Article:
I am writing in response to your article about the Professional Leaders Project (“Scholarships Passed Over,” April 2).
I would like to take this opportunity to provide your readers with additional facts and context that did not appear in the original article.
The story of women’s roles within Orthodoxy has appeared on the front page of The Jewish Week five times in the last eight weeks, including four consecutive weeks (March 5, 12, 19, 26 and again April 23).
With regard to Stewart Ain’s article (“MK, Non-Orthodox Clash On Conversion,” May 7) and MK David Rotem’s assertion that “he denied promising to withdraw the [conversion] bill if he failed to win the support of ... leaders ... here,” I can tell you I was present at four of his meetings and he often made just such a statement. It was then generally followed by the comment he would tell the olim from the former Soviet Union to blame the Americans for the lack of progress.
While we in Nashville deeply appreciate the outpouring of support from friends around the country, your characterization of the Jewish community being “unscathed” may relate to our communal buildings, but definitely not our community (“Nashville Jews Respond To Flood,” May 7).
The question that frames Gary Rosenblatt’s April 9 column is “what will Yom Hashoah be like in a decade or two, when there are no more survivors to give witness?” It is one that we at the World Federation of Jewish Child Survivors of the Holocaust have been actively addressing. The World Federation is an international umbrella organization of more than 50 independent groups of survivors who lived through the Holocaust as children.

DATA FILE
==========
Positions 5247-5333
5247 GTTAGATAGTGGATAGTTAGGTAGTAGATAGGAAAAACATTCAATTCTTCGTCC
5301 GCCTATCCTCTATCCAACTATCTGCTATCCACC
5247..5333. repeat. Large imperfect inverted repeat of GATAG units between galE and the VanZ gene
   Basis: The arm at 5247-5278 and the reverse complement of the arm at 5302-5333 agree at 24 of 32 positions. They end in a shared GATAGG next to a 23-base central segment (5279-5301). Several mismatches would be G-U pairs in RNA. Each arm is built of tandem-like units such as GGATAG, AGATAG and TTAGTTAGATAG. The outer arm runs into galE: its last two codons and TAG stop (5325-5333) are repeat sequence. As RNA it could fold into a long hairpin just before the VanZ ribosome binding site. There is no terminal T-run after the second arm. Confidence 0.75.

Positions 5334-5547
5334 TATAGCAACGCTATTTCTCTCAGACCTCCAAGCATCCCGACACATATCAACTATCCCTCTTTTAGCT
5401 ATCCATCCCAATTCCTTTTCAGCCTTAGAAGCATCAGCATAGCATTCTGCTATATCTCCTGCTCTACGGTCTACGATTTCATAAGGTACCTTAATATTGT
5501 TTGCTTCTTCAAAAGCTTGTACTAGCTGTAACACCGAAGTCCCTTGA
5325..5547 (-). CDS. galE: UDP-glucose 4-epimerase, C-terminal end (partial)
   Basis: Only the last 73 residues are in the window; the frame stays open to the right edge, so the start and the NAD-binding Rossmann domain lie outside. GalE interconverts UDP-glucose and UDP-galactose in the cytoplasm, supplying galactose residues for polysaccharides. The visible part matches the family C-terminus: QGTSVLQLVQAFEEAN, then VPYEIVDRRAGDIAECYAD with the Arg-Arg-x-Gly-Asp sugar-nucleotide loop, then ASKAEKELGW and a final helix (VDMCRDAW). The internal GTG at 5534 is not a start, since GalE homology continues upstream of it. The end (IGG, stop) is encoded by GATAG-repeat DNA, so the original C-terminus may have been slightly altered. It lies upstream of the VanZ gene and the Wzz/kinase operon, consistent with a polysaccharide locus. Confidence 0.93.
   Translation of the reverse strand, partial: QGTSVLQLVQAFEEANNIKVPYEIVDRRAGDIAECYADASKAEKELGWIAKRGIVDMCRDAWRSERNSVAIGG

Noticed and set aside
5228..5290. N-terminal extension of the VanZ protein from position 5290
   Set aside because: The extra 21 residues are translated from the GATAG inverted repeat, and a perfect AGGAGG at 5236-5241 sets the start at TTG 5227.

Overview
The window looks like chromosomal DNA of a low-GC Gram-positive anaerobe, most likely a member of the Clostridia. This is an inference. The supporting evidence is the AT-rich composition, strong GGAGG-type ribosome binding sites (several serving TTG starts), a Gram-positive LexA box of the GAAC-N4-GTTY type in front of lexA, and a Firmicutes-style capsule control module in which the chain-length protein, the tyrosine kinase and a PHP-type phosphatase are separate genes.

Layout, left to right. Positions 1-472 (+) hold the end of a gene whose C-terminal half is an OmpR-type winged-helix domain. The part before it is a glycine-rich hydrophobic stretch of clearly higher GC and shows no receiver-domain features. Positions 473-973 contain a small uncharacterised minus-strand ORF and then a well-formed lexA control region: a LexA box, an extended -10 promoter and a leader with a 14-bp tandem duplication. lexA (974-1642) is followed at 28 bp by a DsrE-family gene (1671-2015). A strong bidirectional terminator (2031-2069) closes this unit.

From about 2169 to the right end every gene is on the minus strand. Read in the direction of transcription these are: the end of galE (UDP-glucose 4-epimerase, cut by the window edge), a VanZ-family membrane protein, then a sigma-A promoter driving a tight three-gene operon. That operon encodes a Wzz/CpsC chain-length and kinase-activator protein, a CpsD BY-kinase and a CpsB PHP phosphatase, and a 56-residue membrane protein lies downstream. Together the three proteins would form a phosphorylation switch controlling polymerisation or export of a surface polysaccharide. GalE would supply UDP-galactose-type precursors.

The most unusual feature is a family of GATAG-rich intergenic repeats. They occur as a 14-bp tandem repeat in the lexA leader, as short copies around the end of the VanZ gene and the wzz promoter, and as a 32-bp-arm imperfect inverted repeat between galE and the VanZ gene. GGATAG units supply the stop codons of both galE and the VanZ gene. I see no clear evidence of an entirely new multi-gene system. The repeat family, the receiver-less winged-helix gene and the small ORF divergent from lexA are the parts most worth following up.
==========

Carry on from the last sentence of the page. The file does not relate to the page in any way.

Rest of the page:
Why, oh why, did Gary Rosenblatt feel it necessary to mar an otherwise comprehensive column on the British chief rabbi’s appearances in the United States and the status of halachic leadership of Modern Orthodoxy with the unnecessary and erroneous parenthetical comment that “many prominent rabbis have been brought down by scandal?” (“Hail to the Chief,” April 23).
The unwritten “special relationship” with the U.S. is without a doubt Israel’s greatest and most potent outside asset. Consequently, avoiding an escalation in the current political conflict between the two countries should be Israel’s top priority.
In “Rally Here Slams Obama and Jewish Democrats (April 30), a reference was made, saying that Manhigut Yehudit, “an Israeli organization that favors a theocracy for the Jewish State,” was represented at the April 25 “Break The Silence Rally” we organized to express our displeasure with President Barack Obama’s anti-Israel policies.